Some people may find the topics discussed in this article triggering. This article reflects people’s stories and the hardships they have faced. If you are an LGBTQI+ person seeking asylum and would like to access emotional support please contact us.
A woman in a camouflage jacket, captivated by manono's story, sitting on a railing.

I am from Malawi. It’s a very Christian country and being LGBTQ there is very bad. They don’t believe that LGBTQ people exist. So, you have to keep it to yourself. There is nothing you can do about it because you are scared you will get killed. 

I came to the UK to study, and at first it was hard for me to come out. It took a long time during which I was still living in the closet. But when I did come out it was a big breakthrough for me. In Malawi I was scared that my family would force me to marry a man, and if I didn’t, they would kill me straight away. Coming to the UK was an escape. I have been here for 18 years now. I am happy with my girlfriend here. We feel safe and can live openly. 

“When you come to the UK as a refugee, you don’t think about bringing “evidence” of being LGBTQ because you are running away from your country where you aren’t safe.”

But claiming asylum here was a very bad experience. It was so hard for me. You need to give evidence to the Home Office for them to believe you are a lesbian. When you come to the UK as a refugee, you don’t think about bringing evidence of being LGBTQ because you are running away from your country where you aren’t safe. When the Home Office tell you you have to get evidence, you don’t know what they mean. I went through a lot and tried to claim asylum many times, but it’s just refusal, refusal, refusal. After my claim was denied because of evidence I put in a fresh claim, but I’m still waiting for a decision after 5 years. 

I have been treated really badly in the asylum system. All the refusals and delays have been really difficult. After I was released from detention, I had nowhere to go and no support and was homeless for a year. When I was given Home Office accommodation, it was so dirty and bad to live in – there was water from the upstairs toilet leaking through the ceiling onto my bed.  I called ITV News and they interviewed me, to show the awful conditions that people claiming asylum are made to live in.  

A woman wearing a camouflage shirt and hoop earrings is featured in manono's story.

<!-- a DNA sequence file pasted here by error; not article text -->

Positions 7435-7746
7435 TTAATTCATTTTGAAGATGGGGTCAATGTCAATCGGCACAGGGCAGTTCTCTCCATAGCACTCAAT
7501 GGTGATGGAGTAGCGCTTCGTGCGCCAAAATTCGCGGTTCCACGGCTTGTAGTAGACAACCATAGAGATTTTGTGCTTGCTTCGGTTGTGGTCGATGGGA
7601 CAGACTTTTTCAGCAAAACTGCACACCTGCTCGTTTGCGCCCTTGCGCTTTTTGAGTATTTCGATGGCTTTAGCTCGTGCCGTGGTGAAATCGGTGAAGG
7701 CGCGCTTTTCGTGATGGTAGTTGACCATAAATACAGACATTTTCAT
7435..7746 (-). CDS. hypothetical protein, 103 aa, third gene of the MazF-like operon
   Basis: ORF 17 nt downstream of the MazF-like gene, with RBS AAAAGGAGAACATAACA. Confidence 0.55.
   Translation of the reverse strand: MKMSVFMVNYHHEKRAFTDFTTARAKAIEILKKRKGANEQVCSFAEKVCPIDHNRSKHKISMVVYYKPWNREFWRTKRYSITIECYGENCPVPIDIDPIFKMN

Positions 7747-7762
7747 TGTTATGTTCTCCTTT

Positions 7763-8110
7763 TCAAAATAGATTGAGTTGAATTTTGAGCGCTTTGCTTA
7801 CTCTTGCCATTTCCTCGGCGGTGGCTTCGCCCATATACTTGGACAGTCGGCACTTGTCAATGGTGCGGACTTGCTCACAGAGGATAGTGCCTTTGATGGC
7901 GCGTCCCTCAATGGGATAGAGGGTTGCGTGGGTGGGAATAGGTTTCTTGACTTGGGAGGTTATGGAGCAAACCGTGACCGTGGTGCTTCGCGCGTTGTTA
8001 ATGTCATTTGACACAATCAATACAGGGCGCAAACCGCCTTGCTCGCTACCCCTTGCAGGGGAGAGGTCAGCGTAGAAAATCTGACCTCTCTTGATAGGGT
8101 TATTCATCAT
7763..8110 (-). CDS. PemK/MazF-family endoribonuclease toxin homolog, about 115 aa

I have been in immigration detention more than once. The first time I was detained, I was in shock. I didn’t know what was going on. They took me away and locked me up. Inside detention I had no privacy – there were always guards at the door, who said they needed to watch over me because of my health. But the healthcare there was very bad. The nurses don’t want to give you any medication. One day I had to go to hospital, and they handcuffed me. Everyone was looking at me as though I was a criminal.  

Nothing is good in detention. When you are there it’s like you’re serving a death sentence. You are scared of getting sent back to your home country. It triggers lots of mental health problems.   

Detention centres are very bad places for an LGBTQ person. I did not tell anyone I was a lesbian. I thought I was going to be sent home, so I knew that if I was open about my sexuality, it was going to be very hard for me when I went back to Malawi. So I kept it to myself. There were other LGBTQ people in detention with me, and they were as scared as me. Some of us knew each other from outside detention, and you are scared someone might tell other people about you. It’s very hard, because a lot of people in the community still do not accept gays or lesbians.  

“Detention centres are very bad places for an LGBTQ person. I did not tell anyone I was a lesbian.”

Being in detention made me feel like I’m not a human being. I felt like I was just a number. It has made me lose my confidence. It’s so hard not knowing how long you’ll be there, because being in detention is the worst place you can be. It is a shock, and everyone detained is struggling. It’s a very bad place to be a woman. I am so scared of going there again. I never want to go back. Detention really is a very, very bad place. 

I want everyone to know how bad detention centres are. Detention is a waste of taxpayers’ money. It’s worse than prison. No human being should be there. After I was in detention, I visited a centre to give a speech outside to people detained.  They were all very scared, and many were worried about being sent to Rwanda. I went to speak to them because I wanted to raise awareness, and tell them how to find the right solicitors, or how to cope with being in there, because being in detention is so hard. 

A woman, inspired by manono's story, courageously holds a sign that says no pride in detention.

LGBTQI+ people are not safe in immigration detention. Being detained is unjust and inhumane, and LGBTQI+ people are particularly at risk of harm.

Join our No Pride In Detention campaign today, and help us call for an end to LGBTQI+ detention and for a time limit on all detention. 

Read more and take action here.

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